Contemporary Chinese society is highly atomized, but these types of mutual parenting arrangements, focused on informal play and social interaction, suggest an alternative approach to childrearing. Many members mentioned their desire for their children to grow up in a real, grounded environment, to learn how to perform chores at home and to have a strong sense of community. To that end, in the summer of 2020, the Moms Group hosted a Community Worker Appreciation Event. They divided the children into groups; some were sent to the supermarket to buy mung beans; others went to a nearby community garden to harvest mint leaves. The mums then taught the children how to make mung bean soup and mint tea – two products considered refreshing in traditional Chinese medicine – which they then delivered to local security guards, cleaners and members. of the neighborhood committee.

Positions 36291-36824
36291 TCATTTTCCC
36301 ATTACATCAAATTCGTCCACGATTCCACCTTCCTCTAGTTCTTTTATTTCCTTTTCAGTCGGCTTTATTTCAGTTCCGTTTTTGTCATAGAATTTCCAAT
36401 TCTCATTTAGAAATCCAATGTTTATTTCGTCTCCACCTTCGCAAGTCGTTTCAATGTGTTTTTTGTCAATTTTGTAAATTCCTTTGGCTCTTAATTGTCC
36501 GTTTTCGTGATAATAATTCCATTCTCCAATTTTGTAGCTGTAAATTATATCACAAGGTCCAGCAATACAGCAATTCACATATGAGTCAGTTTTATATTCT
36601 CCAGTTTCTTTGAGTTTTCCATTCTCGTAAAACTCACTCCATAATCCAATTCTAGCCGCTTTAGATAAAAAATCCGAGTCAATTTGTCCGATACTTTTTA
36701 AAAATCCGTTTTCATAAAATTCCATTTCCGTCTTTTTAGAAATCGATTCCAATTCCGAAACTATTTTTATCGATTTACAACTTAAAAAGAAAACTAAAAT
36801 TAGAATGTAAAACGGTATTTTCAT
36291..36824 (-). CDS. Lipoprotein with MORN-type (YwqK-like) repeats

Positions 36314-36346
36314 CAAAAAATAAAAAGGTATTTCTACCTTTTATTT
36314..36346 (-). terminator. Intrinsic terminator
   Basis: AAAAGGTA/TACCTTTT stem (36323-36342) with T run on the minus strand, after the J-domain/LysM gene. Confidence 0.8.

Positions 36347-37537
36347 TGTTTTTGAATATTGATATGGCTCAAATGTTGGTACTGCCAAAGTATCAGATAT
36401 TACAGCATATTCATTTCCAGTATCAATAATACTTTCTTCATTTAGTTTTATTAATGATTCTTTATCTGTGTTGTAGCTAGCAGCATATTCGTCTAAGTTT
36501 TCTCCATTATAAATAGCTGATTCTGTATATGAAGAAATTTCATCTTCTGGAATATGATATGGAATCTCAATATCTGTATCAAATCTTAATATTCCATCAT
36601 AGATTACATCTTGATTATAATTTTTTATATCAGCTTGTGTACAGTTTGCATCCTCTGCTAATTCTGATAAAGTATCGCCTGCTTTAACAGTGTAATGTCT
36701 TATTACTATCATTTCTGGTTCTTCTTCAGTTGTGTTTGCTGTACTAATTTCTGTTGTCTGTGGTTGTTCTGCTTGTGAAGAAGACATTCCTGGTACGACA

These activities, which focus on community building, differ from those organized by private training schools or other commercial establishments. By engaging with local businesses and community groups, they also educate the local population about the needs of children.

The group not only introduced the women to new parenting allies, but it also allowed them to rethink the way they wanted to raise their children.

In addition to the lack of public resources for childcare and a sense of community, Chinese cities suffer from a severe shortage of child-friendly spaces, especially within walking distance of residential communities. To solve this problem, Sun’s group held coffee-making classes at a local Starbucks, visited a small neighborhood showroom, and organized community garden maintenance. The group identified child-friendly spaces in their neighborhood and worked with the owners or custodians of those spaces to make them more welcoming to local children.